IBM LinuxONE: Revolutionising the Data Center

The current of change that is now surging through Information Technology is challenging us to answer some fundamental questions about the future of our industry. With the growing dominance of big data, cloud and engagement technologies, we must ask ourselves:  

  1. How can we handle digital technologies needed for mobile, social and other demands?
  2. How can we make better decisions based on the explosive growth of data – and turn data into a resource?
  3. How can we build an infrastructure that optimises digital marketing strategies?  How can we do it all faster? Cheaper? And better?

 How can we do it all faster? Cheaper? And better?

No one has all the answers, but for more than 20 years now, Linux and IBM have been in the forefront of a movement in open source collaboration that has inspired ground-breaking innovation, expanded capabilities for developers and taken us to the brink of a new IT era.  This week Linux, IBM, and an extensive partnership ecosystem joined forces to raise the bar yet again.   While Linux has been available on the mainframe for the past 15 years, we are now introducing LinuxONE, the fastest, most secure and most open family of enterprise-grade Linux systems built on IBM’s mainframe technology.  

[easy-tweet tweet=”LinuxONE can scale up to 8,000 Virtual Machines, the most of any single linux system” user=”comparethecloud” hashtags=”linuxcon”]

LinuxONE is the world’s most advanced Linux system.  It can perform up to 30 billion RESTful web interactions a day with more than 470,000 database accesses per second. It can scale up to 8,000 virtual machines – the most of any single Linux system.  And it builds on the mainframe’s phenomenal ability to deliver near 100% uptime for business critical workloads.

LinuxONE offers the Linux KVM hypervisor

In addition, LinuxONE offers the Linux KVM hypervisor, allowing organisations to manage LinuxONE virtual machines with the same operational process and skills they use for the rest of their IT environment. I have spent more than 30 years in and around the enterprise space with z Systems and I have never been more excited about the breakthrough in the Linux and open source technology. But beyond all the purely technical advantages, what does this mean to you, the developer?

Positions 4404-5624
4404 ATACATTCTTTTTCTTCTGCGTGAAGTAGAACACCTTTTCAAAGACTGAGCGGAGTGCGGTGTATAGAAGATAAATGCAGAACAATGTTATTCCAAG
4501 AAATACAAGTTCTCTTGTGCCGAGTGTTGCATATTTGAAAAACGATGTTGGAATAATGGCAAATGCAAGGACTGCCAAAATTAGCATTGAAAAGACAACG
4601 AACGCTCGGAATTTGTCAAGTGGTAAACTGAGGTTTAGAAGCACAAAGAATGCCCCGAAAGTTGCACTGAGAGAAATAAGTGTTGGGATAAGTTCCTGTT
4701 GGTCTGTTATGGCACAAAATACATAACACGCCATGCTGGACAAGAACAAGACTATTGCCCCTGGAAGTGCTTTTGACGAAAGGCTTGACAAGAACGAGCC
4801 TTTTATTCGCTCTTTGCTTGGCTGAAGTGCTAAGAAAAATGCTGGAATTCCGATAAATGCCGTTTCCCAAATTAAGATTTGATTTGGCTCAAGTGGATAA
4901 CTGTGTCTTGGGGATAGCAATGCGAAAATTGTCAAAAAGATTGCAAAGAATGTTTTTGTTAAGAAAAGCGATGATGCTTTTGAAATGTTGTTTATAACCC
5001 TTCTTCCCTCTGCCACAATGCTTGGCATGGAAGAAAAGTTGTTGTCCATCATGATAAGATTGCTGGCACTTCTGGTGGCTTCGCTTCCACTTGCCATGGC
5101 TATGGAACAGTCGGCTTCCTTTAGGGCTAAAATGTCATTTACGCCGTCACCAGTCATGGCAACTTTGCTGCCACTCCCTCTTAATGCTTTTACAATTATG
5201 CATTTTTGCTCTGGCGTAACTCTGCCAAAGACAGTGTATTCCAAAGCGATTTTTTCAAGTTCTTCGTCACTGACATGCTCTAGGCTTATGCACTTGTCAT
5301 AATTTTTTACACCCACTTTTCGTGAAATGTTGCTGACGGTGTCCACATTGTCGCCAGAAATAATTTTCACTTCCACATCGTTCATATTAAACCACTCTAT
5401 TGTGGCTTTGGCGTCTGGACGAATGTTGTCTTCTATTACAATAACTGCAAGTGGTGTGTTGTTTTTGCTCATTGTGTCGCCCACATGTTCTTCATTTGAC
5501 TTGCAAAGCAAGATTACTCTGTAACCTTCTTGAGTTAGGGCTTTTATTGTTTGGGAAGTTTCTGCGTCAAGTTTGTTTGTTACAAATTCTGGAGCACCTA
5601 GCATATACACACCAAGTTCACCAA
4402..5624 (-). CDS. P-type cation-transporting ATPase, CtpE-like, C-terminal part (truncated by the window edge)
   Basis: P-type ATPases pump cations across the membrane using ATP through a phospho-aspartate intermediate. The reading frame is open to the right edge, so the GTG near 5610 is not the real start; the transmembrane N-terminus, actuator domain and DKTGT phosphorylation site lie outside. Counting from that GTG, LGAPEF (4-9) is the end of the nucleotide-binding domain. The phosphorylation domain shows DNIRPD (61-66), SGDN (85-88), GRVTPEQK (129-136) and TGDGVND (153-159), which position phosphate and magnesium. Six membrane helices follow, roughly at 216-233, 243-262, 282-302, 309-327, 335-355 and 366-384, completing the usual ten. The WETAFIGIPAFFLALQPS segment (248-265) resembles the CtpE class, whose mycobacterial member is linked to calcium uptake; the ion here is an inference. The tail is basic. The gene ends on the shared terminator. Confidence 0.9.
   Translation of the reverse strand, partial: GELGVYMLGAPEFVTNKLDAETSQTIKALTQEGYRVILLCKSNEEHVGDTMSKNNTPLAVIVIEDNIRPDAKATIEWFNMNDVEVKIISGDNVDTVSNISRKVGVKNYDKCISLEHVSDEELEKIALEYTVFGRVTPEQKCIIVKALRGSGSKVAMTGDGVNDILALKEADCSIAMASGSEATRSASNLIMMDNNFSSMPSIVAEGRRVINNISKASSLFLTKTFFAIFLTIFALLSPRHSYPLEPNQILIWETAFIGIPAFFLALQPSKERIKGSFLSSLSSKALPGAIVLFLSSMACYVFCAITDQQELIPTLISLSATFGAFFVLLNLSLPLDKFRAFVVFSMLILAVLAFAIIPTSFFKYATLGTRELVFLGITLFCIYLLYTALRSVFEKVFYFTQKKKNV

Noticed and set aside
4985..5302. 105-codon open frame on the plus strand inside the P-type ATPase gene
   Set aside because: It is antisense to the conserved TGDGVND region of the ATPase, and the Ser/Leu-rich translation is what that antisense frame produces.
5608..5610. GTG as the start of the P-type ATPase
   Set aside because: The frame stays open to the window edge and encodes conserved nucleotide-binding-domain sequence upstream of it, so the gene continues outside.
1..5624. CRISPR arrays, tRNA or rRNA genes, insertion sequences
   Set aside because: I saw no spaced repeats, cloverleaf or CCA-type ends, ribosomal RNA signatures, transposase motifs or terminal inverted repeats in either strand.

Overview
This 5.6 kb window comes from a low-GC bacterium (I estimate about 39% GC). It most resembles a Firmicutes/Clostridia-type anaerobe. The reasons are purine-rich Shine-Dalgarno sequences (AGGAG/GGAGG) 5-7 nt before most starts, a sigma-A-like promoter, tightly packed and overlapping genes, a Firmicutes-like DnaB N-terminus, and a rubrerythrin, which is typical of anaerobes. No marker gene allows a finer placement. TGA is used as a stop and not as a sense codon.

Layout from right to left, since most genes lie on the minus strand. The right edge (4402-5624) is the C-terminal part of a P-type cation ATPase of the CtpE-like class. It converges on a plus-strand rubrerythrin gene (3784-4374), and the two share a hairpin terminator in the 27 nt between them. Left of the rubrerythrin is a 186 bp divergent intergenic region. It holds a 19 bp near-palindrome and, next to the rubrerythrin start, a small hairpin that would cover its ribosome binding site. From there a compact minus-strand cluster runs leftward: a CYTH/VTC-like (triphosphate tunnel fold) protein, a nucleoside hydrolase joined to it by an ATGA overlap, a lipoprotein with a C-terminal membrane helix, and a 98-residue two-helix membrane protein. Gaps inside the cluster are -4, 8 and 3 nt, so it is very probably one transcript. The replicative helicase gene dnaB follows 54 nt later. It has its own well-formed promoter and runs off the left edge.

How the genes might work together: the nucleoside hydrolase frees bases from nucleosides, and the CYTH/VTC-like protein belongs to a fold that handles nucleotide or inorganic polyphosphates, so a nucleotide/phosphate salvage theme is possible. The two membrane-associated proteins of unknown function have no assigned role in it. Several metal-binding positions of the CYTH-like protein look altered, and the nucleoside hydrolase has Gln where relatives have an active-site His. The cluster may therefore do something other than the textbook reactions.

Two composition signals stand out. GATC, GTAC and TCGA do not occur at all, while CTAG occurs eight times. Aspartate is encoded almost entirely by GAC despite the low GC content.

For me, this is all about standardisation in two important areas.  First, we are giving developers what they want – the strongest integration of Linux with the enterprise grade capabilities of LinuxOne, with greater access and choice and all the tools developers know and love. With this set of tools, they are no longer limited in what they can develop or deploy on this great platform. Developers can use the LinuxOne system with agility and confidence.    

[easy-tweet tweet=”With the #Linux Foundation @IBM will support the newly formed Open Mainframe Project” hashtags=”linuxcon”]

The second big advancement is in the management of the platform.  By adopting technologies like the KVM hypervisor and OpenStack extensions, we are integrating tools that standardise the operational control of the Linux environment, lower cost, and eliminate the need for new training and specialised skills. And of course, the KVM hypervisor for LinuxOne will be equipped with the optimisation our clients have come to expect from a mainframe.

I am also proud that IBM is taking significant steps to bolster our already strong commitment to open source innovation. This includes donations of industry leading IT analytics technology to help identify and prevent failures before they occur and cause service disruption. And in collaboration with the Linux Foundation we will support the newly formed Open Mainframe Project. The new community will foster collaboration by enabling knowledge sharing around Linux on the mainframe. Founding members include IBM, CA Technologies, Canonical, L3C, Red Hat and SUSE.

When the mainframe concept was conceived more than 50 years ago, it was IBM’s desire that it be “future made” – capable of adapting and being compatible with evolving technology. LinuxOne has more than fulfilled that promise. The enhancements we have just announced, including the greater integration of Linux and enterprise server technology, and the strengthening of our commitment to strong open, ecosystems ensure that we continue to build a “future made” infrastructure that is always one-step ahead of the next big disruption.

[easy-tweet tweet=”We will continue to build a #futuremade infrastructure” user=”IBM and @Linux” hashtags=”linuxcon”]


Jeffrey Frey, IBM Fellow and Chief Technology Officer, IBM z Systems

AI Readiness - Harnessing the Power of Data and AI


Related articles

Is Poor Collaboration Hurting Your Team’s Productivity?

Regardless of how many days you believe hybrid workers...

AI Decodes Human Behaviour Like Never Before

In this exciting episode of "The AI Show," we...

The AI Show – Episode 7 – Martin Taylor

In this episode of the AI Show, host Emily...

Three ways to protect your business from cyberattacks

Keeping on top of cyberattacks in this current digital...

Data Sovereignty in AI: Five Key Considerations

Data is the most valuable economic asset for modern...

Subscribe to our Newsletter